As of the 2010 census, the population was 5,916, making it the third-least populous county in Wisconsin. Its county seat is Hurley. It was named for the valuable iron ore found within its borders.
Local Nondiscrimination Ordinances
In 1982, Wisconsin was the first state in the country to pass a statewide law prohibiting discrimination in employment, housing, and public accommodations based on sexual orientation. Unfortunately, this law does not extend to gender identity and expression, leaving transgender and nonbinary individuals vulnerable to discrimination. As a result, communities across Wisconsin have passed ordinances to create local protections while together, we build support among the public and policymakers for statewide protections.
Cities in Iron County with LGBTQ+ local nondiscrimination ordinances.
Local Conversion Therapy Protections
Conversion "therapy" laws prohibit licensed mental health practitioners from subjecting lesbian, gay, bisexual, transgender, and queer (LGBTQ) minors to harmful conversion "therapy," a widely discredited practice that seeks to change a person's sexual orientation or gender identity. These laws do not restrict the practice among religious providers. For an in-depth analysis of these laws, please read LGBT Policy Spotlight Report: Conversion Therapy Bans by Movement Advancement Project. For additional information, visit our partners at the National Center for Lesbian Rights and The Trevor Project.
Cities in Iron County with LGBTQ+ local conversion therapy protection.
Inclusive school nondiscrimination policies
Wisconsin’s pupil nondiscrimination law (state statute 118.13) does not protect students based on their gender identity and gender expression. A clear majority of Wisconsin school districts, however, have added these protections to their local Pupil Nondiscrimination and/or Access to Equal Educational Opportunity policies.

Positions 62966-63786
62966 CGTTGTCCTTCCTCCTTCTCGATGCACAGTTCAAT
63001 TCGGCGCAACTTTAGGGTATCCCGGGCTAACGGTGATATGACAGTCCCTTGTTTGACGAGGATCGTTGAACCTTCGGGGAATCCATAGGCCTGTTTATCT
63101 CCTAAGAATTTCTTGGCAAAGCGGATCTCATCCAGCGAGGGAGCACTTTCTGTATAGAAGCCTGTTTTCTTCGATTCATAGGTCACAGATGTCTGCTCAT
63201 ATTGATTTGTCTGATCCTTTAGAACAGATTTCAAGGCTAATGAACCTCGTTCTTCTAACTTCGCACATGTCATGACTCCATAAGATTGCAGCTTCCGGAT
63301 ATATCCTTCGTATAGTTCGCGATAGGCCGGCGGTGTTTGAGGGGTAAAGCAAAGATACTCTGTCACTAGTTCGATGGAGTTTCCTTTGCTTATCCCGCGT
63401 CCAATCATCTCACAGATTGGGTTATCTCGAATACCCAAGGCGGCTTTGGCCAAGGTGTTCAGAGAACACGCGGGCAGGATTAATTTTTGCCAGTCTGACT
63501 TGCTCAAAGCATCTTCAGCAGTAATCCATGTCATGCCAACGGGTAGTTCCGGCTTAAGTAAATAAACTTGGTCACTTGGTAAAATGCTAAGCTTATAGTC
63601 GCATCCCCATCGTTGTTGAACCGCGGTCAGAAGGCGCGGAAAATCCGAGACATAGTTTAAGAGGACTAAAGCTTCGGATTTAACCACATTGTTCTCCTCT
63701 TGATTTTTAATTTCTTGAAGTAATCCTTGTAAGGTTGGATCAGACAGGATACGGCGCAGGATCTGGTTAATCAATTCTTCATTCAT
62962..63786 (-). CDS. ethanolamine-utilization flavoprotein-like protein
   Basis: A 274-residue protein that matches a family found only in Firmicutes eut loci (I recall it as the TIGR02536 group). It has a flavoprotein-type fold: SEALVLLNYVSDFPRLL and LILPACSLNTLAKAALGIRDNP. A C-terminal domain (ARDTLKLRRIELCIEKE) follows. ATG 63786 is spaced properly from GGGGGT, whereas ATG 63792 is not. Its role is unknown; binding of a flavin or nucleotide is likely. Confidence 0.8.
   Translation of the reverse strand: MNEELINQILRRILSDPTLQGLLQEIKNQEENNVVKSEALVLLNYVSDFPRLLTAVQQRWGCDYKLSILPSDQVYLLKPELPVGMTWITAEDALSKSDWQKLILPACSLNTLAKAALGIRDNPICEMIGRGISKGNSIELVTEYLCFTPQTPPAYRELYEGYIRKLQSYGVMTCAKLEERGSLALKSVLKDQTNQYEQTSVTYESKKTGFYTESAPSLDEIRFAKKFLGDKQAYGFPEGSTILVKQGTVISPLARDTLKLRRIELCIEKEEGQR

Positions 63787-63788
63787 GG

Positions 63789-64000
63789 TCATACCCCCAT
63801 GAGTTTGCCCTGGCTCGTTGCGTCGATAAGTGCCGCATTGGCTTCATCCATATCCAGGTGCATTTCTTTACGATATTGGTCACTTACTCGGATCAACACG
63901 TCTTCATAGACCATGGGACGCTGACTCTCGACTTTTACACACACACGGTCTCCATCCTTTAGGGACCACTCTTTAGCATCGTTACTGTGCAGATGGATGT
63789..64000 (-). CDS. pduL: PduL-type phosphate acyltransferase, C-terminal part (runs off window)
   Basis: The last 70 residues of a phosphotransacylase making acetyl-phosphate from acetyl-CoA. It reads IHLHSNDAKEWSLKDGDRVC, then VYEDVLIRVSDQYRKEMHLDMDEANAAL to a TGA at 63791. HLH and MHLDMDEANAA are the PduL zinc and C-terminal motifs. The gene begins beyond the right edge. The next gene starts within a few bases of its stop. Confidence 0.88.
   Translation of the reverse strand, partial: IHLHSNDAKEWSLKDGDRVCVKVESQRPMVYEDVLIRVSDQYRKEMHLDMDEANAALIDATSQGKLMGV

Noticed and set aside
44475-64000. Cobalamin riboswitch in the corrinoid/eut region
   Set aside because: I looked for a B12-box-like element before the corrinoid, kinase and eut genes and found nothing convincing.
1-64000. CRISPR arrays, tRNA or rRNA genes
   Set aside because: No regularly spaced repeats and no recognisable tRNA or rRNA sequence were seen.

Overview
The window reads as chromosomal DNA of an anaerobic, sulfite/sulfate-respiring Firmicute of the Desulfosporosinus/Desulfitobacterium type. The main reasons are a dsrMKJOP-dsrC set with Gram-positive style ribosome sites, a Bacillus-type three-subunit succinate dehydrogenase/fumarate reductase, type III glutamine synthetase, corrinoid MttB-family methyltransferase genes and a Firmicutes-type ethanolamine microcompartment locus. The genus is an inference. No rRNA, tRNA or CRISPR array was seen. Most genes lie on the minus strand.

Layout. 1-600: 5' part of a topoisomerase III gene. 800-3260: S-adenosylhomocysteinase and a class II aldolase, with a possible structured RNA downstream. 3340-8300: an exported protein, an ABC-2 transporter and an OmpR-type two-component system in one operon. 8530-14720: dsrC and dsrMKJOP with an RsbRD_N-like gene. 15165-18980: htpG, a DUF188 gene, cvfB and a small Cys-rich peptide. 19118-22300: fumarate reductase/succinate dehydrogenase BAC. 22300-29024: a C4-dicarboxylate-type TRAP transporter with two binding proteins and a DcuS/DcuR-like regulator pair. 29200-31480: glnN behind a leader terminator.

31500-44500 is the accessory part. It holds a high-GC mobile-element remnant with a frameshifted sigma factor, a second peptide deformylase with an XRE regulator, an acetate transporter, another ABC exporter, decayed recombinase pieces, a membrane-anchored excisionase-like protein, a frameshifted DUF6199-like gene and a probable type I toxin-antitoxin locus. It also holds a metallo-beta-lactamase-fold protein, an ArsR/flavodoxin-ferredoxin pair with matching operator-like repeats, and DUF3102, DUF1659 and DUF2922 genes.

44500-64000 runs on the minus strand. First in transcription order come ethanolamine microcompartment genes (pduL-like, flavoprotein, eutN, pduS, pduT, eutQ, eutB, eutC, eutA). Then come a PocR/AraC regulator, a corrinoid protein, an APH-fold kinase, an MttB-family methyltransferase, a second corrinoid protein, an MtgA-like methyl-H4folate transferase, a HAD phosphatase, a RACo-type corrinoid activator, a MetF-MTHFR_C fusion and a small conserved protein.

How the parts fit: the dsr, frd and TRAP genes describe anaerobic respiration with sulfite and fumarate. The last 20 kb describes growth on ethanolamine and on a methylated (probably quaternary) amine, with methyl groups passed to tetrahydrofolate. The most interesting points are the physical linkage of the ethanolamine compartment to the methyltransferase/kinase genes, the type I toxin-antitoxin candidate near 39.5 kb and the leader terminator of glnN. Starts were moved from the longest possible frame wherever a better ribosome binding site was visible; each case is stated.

Without these protections, transgender and nonbinary students could be denied admission to any public school and denied participation in, be denied the benefits of or be discriminated against in any curricular, extracuricular, pupil services, recreational or other program or activity.
While exact wording varies district to district, "gender identity" is the most commonly used phrase to indicate protections for transgender and nonbinary students. We used this measure to determine the presence or absence of inclusive policy. If inclusive policy is present (ie, includes the term “gender identity”), a district earns a “Yes.” If not, it earns a “No.” In some cases, we were unable to obtain a copy of a district’s local nondiscrimination policy and designated them as “Unclear.”
For more information on Wisconsin's Pupil Nondiscrimination Law, including steps for filing a complaint, please visit the DPI website.
School districts in Iron County with LGBTQ+ inclusive school nondiscrimination policies.
Inclusive School Nondiscrimination Procedures
Procedures help educators implement inclusive nondiscrimination policies and provide guidance around topics such as privacy, names and pronouns, restrooms and changing areas, field trips and overnight accommodations, dress codes, physical education, interscholastic athletics, and more. Procedures are adopted locally and vary from district to district.
Some districts adopt procedures that contradict their nondiscrimination policy and runs counter to the best practices that support the well-being and success of transgender and nonbinary students. For instance, while it is best practice to use the name and pronouns any student wishes to go by, some districts have procedures that prohibit this for transgender and nonbinary students under 18 without parental consent.
Additionally, it is best practice to allow students to participate in interscholastic athletics in a way that aligns with their gender identity. Most districts with guidance procedures defer to the Wisconsin Interscholastic Athletic Association’s (WIAA) transgender athletes policy, which effectively prevents the participation of transgender and nonbinary students in competitive athletics, particularly transgender girls.
School districts in Iron County with LGBTQ+ inclusive school nondiscrimination procedures.